Advancing sustainability-centered legal frameworks for global road infrastructure requires transitioning from reactive environmental and social impact mitigation approaches to proactively aligning projects with ecological stewardship and community development goals. This entails integrating sustainability criteria across policy, planning, engineering, procurement, monitoring, adaption and grievance redressal processes over the project lifecycle through legal reform, innovations like green public procurement frameworks, multi-stakeholder collaboration and technology harnessing [6; 10].

This study indicates that while sustainability standards are progressing in international road construction contracting, significant limitations persist in harmonizing varied legal regimes, building oversight capabilities and moving toward ecological and community integrity-centered development models across diverse countries and ecosystems. Mainstreaming sustainability through reforms in legal structures, collaborations between financiers, companies and communities, as well as harnessing innovation and technology will be vital for optimizing environmental and social outcomes in international road infrastructure.

 

References:

  1. ADB, 2015. Completion Report - Shanxi Anji Expressway Project in China. [pdf] Manila: ADB. Available at: https://www.adb.org/sites/default/files/project-document/176621/43066-014-pcr.pdf [Accessed 28 Feb. 2023].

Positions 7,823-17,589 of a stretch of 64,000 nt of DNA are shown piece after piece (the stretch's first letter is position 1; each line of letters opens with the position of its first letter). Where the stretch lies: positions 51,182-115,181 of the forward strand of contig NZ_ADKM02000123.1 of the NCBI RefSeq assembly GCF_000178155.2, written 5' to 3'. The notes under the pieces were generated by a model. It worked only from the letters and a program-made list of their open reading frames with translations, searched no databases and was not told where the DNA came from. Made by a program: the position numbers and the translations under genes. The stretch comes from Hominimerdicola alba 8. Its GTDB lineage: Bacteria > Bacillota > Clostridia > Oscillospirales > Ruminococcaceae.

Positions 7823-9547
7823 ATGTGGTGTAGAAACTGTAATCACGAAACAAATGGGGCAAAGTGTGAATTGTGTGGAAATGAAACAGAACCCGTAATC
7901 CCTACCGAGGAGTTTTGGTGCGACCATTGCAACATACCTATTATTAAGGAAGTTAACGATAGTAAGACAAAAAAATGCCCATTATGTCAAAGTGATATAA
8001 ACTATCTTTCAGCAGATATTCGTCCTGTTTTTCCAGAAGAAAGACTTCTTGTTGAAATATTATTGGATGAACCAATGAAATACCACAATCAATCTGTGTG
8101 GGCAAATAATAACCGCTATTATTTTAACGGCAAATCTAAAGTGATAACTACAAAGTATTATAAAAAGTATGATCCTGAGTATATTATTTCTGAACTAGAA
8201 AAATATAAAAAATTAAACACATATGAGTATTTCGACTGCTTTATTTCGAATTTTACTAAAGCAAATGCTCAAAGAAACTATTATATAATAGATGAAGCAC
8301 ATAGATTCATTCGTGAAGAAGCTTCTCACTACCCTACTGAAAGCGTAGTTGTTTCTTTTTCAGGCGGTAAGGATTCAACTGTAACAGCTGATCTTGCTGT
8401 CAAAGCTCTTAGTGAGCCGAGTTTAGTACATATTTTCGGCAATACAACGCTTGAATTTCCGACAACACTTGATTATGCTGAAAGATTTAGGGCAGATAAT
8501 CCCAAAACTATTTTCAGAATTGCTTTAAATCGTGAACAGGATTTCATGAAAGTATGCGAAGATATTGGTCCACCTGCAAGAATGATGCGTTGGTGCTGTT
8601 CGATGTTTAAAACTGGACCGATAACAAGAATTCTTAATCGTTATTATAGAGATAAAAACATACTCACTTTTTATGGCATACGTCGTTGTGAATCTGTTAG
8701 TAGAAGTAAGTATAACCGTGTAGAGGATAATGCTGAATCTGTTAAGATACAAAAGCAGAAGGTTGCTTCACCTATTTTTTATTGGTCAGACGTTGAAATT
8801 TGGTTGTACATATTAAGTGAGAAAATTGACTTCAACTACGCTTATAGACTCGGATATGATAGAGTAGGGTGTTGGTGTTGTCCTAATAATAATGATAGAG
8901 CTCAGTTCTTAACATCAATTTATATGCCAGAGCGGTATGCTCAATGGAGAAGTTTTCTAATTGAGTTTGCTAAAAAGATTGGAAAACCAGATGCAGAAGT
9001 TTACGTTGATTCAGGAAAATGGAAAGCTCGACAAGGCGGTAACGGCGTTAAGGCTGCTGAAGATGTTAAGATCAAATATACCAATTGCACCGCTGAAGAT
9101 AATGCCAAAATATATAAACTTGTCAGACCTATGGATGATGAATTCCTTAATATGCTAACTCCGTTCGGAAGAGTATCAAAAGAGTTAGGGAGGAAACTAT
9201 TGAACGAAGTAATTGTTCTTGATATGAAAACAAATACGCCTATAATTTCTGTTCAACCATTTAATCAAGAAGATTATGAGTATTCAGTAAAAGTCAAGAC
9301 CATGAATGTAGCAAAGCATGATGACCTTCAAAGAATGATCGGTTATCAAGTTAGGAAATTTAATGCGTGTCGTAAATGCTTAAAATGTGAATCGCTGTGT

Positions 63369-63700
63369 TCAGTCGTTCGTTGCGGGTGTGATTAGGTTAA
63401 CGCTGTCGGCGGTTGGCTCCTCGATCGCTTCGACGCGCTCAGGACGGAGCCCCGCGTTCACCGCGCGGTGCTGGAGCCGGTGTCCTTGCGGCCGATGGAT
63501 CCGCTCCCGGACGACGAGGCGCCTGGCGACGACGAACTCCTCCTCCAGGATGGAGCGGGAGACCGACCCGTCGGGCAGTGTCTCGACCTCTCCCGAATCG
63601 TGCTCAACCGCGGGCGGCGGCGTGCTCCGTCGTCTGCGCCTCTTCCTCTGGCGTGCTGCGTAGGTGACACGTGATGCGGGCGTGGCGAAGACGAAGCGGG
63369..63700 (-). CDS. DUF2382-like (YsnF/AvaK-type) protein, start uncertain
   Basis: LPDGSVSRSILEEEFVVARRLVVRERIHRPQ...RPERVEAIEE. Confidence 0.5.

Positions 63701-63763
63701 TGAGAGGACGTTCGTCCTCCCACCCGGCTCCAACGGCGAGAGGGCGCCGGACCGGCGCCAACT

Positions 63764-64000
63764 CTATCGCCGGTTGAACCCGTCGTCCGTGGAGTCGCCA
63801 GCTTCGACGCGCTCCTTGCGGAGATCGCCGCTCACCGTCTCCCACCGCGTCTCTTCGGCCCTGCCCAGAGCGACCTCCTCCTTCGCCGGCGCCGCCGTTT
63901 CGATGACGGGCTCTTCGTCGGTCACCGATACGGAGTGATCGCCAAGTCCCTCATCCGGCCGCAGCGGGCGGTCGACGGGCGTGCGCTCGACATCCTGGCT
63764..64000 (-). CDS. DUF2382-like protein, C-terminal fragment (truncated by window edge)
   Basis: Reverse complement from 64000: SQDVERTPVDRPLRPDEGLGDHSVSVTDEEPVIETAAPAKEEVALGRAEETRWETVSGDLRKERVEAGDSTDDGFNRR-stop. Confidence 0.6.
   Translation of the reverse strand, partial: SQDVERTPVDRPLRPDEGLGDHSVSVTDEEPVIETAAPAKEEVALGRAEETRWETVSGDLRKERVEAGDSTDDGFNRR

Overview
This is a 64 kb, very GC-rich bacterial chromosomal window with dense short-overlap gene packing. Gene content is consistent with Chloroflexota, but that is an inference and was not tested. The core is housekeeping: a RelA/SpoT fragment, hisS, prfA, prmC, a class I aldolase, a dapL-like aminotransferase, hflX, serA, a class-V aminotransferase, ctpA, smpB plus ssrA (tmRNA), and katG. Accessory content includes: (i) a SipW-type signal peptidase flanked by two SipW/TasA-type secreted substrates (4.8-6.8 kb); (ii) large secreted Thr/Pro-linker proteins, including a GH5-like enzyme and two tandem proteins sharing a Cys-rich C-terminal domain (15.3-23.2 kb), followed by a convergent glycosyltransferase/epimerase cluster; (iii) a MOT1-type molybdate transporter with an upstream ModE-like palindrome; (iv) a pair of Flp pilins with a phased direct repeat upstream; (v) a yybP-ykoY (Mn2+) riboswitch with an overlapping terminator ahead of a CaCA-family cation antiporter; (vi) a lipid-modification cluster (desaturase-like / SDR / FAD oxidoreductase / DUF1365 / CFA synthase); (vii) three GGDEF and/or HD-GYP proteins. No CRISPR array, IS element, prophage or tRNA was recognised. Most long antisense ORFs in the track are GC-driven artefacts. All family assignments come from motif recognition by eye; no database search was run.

2. AIIB, 2020. India: Andhra Pradesh Rural Roads Project - Environmental and Social Management Planning Framework. [pdf] Beijing: AIIB. Available at: https://www.aiib.org/en/projects/details/2020/approved/India-Andhra-Pradesh-Rural-Roads.pdf [Accessed 28 Feb. 2023].
  3. Glasson, J., & Salvador, N. N. B. (2000). EIA in Brazil: a procedures–practice gap. Environmental impact assessment Review, 20(2), рр.191-225.
  4. Highways England, 2019. A30 Chiverton to Carland Cross: TR010026 - Volume 6, Document 6.14 Habitats Regulations Assessment. [pdf] London: Highways England. Available at: https://infrastructure.planninginspectorate.gov.uk/wp-content/ipc/uploads/projects/TR010026/TR010026-000614-6.14%20Habitats%20Regulations%20Assessment.pdf [Accessed Feb 28, 2023].
  5. Leal Filho, W., et al., 2018. Reinvigorating the sustainable development research agenda: the role of the sustainable development goals (SDG). International Journal of Sustainable Development & World Ecology, 25(2), pp.131-142.